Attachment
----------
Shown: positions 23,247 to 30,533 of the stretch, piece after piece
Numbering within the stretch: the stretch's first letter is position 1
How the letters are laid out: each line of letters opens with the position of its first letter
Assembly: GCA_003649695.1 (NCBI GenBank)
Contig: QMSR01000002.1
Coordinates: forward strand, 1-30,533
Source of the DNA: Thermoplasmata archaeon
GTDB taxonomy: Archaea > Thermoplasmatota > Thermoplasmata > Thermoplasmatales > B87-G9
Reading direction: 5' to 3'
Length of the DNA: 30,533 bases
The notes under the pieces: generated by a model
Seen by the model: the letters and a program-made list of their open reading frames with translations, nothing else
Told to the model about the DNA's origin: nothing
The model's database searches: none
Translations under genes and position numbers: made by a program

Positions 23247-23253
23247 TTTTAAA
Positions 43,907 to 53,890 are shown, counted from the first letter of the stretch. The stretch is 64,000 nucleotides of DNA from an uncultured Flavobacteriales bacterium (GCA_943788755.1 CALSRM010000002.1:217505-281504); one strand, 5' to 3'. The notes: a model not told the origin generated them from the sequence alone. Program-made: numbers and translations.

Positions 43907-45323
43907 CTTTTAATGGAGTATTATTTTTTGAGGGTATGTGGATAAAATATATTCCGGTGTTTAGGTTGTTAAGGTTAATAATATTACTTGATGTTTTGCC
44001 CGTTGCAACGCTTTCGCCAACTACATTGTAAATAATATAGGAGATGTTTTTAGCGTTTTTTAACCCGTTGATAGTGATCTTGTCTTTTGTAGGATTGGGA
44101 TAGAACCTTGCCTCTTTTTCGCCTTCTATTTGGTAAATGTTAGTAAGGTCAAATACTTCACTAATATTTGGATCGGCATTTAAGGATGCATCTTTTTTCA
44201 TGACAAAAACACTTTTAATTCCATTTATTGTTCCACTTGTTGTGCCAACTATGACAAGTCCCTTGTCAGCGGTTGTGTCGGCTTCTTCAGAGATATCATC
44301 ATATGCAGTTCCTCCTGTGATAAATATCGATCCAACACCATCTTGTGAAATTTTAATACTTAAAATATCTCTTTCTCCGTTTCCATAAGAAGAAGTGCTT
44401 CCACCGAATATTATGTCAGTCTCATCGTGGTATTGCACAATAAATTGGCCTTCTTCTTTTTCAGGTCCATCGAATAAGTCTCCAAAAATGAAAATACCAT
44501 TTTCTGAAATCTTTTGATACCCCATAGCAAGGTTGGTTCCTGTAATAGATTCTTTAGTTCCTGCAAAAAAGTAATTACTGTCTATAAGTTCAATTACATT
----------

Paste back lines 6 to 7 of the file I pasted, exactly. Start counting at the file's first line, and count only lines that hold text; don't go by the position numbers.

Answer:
Coordinates: forward strand, 1-30,533
Source of the DNA: Thermoplasmata archaeon